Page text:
Social Work and Power

( 1 )

Overview

Power is an unavoidable issue in social work. Practitioners frequently work with the marginalized and disadvantaged. While they have a duty to protect the vulnerable, sometimes this means exercising authority against the wishes of those they are working with - as when they have to remove a child from abusive parents, section a severely mentally distressed person, etc. This important text explores these complex issues, both at a conceptual and applied level, in order to give students a clear understanding of the ...

See more details below
Other sellers (Paperback)
  • All (10) from $25.00   
  • New (6) from $31.45   
  • Used (4) from $25.00   
Sending request ...

Overview

Power is an unavoidable issue in social work. Practitioners frequently work with the marginalized and disadvantaged. While they have a duty to protect the vulnerable, sometimes this means exercising authority against the wishes of those they are working with - as when they have to remove a child from abusive parents, section a severely mentally distressed person, etc. This important text explores these complex issues, both at a conceptual and applied level, in order to give students a clear understanding of the theoretical frameworks relevant to practice and to help them begin to think through the kinds of challenges they are likely to face and how they will deal with these.

Read More Show Less

Product Details

  • ISBN-13: 9781403991249
  • Publisher: Palgrave Macmillan
  • Publication date: 6/24/2008
  • Series: New Directions in Social Work Series
  • Edition number: 1
  • Pages: 224
  • Product dimensions: 6.00 (w) x 9.00 (h) x 0.57 (d)

Meet the Author

ROGER SMITH is Lecturer in Social Work and Course Director for the MA in Social Work at the University of Leicester, UK. He is a qualified and experienced social work practitioner, a former Head of Policy with a national voluntary organisation and ex-Chair of a local authority Social Services Committee. His publications include Poor Relief or Poor Dead? (Ashgate, 2003), Youth Justice: Ideas, Policy, Practice (Willan, 2003) and Values and Practice in Children's Services (Palgrave, 2004).

Read More Show Less

Table of Contents

PART 1
• Introduction: The Significance of Power in Social Work
• Thinking about Power
• Sites of Power
• Processes of Power
• PART 2
• Institutional Influences and Defensive Practice
• Organisations and Systems
• Inside and Outside the Machine
• Professionals, Services Users and 'Letting Go'
• Working Together to Make Things Happen
• Power, Social Work and Social Justice

Read More Show Less

Customer Reviews

Average Rating 4
( 1 )
Rating Distribution

5 Star

(0)

4 Star

(1)

3 Star

(0)

2 Star

(0)

1 Star

(0)

Your Rating:

Your Name: Create a Pen Name or

Barnes & Noble.com Review Rules

Our reader reviews allow you to share your comments on titles you liked, or didn't, with others. By submitting an online review, you are representing to Barnes & Noble.com that all information contained in your review is original and accurate in all respects, and that the submission of such content by you and the posting of such content by Barnes & Noble.com does not and will not violate the rights of any third party. Please follow the rules below to help ensure that your review can be posted.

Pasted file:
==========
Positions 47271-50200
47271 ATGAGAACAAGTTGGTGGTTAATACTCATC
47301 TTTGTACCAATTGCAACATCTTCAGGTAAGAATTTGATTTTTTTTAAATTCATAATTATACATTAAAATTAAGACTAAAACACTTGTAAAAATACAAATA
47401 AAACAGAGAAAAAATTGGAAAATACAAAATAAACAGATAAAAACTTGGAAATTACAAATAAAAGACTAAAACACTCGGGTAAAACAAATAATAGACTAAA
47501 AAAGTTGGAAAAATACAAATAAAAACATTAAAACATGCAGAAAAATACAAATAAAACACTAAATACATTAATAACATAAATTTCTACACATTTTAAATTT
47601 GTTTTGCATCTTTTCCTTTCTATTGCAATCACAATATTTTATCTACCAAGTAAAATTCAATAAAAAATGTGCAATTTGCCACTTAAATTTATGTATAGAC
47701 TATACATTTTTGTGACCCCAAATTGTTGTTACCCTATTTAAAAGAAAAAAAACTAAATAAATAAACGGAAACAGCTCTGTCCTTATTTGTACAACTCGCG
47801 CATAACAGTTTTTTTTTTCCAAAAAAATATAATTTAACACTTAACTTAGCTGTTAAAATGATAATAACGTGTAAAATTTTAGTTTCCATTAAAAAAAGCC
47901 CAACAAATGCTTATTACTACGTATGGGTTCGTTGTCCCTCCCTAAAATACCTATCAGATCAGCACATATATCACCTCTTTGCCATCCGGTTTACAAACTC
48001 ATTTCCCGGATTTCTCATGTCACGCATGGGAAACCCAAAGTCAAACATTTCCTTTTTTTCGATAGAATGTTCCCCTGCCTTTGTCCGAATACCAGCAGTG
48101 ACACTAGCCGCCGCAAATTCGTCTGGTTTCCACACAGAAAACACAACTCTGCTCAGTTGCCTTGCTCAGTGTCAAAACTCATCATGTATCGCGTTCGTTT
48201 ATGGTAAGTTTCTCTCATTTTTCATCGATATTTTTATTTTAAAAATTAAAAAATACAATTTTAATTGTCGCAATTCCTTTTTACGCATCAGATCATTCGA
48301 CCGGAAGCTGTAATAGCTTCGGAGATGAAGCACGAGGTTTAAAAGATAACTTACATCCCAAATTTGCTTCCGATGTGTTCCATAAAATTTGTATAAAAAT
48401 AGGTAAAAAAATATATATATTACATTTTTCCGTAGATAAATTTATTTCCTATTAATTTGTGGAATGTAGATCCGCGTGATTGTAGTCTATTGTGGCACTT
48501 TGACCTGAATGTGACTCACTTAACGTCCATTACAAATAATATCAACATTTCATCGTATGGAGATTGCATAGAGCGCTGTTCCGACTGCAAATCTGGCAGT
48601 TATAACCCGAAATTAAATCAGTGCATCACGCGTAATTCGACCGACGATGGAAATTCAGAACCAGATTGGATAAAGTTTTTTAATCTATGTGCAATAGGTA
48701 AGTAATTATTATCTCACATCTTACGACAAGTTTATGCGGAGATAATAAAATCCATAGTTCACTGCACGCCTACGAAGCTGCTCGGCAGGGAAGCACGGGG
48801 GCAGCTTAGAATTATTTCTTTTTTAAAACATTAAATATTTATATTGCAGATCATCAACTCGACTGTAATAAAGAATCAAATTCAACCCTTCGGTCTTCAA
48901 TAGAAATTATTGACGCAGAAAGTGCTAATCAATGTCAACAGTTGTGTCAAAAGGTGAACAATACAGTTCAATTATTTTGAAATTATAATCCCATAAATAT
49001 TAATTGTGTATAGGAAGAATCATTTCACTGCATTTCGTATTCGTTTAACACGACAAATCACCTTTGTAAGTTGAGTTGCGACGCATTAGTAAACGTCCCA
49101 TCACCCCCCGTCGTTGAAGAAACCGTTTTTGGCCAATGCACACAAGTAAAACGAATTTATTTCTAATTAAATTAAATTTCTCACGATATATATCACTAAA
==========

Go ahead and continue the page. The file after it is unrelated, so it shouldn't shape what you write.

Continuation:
Reviews by Our Customers Under the Age of 13

We highly value and respect everyone's opinion concerning the titles we offer. However, we cannot allow persons under the age of 13 to have accounts at BN.com or to post customer reviews. Please see our Terms of Use for more details.

What to exclude from your review:

Please do not write about reviews, commentary, or information posted on the product page. If you see any errors in the information on the product page, please send us an email.

Reviews should not contain any of the following:

  • - HTML tags, profanity, obscenities, vulgarities, or comments that defame anyone
  • - Time-sensitive information such as tour dates, signings, lectures, etc.
  • - Single-word reviews. Other people will read your review to discover why you liked or didn't like the title. Be descriptive.
  • - Comments focusing on the author or that may ruin the ending for others
  • - Phone numbers, addresses, URLs
  • - Pricing and availability information or alternative ordering information
  • - Advertisements or commercial solicitation

Reminder:

  • - By submitting a review, you grant to Barnes & Noble.com and its sublicensees the royalty-free, perpetual, irrevocable right and license to use the review in accordance with the Barnes & Noble.com Terms of Use.
  • - Barnes & Noble.com reserves the right not to post any review -- particularly those that do not follow the terms and conditions of these Rules. Barnes & Noble.com also reserves the right to remove any review at any time without notice.
  • - See Terms of Use for other conditions and disclaimers.
Search for Products You'd Like to Recommend

Recommend other products that relate to your review. Just search for them below and share!

Create a Pen Name

Your Pen Name is your unique identity on BN.com. It will appear on the reviews you write and other website activities. Your Pen Name cannot be edited, changed or deleted once submitted.

 
Your Pen Name can be any combination of alphanumeric characters (plus - and _), and must be at least two characters long.

Continue Anonymously
Sort by: Showing 1 Customer Reviews
  • Posted February 20, 2010

    Social work and power

    I thought this book is good, but I needed to read it over again several times to grasp what it was stating.

    Was this review helpful? Yes  No   Report this review
Sort by: Showing 1 Customer Reviews

If you find inappropriate content, please report it to Barnes & Noble
Why is this product inappropriate?
Comments (optional)